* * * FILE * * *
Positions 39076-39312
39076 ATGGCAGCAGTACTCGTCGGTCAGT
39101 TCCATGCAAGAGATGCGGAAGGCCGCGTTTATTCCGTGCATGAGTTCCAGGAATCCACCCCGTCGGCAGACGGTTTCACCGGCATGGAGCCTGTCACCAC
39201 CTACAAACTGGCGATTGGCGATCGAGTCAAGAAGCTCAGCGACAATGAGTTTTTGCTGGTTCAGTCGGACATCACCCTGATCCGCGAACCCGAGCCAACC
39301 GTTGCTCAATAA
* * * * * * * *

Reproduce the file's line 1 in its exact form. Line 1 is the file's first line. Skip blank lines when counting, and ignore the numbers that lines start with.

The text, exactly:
Positions 39076-39312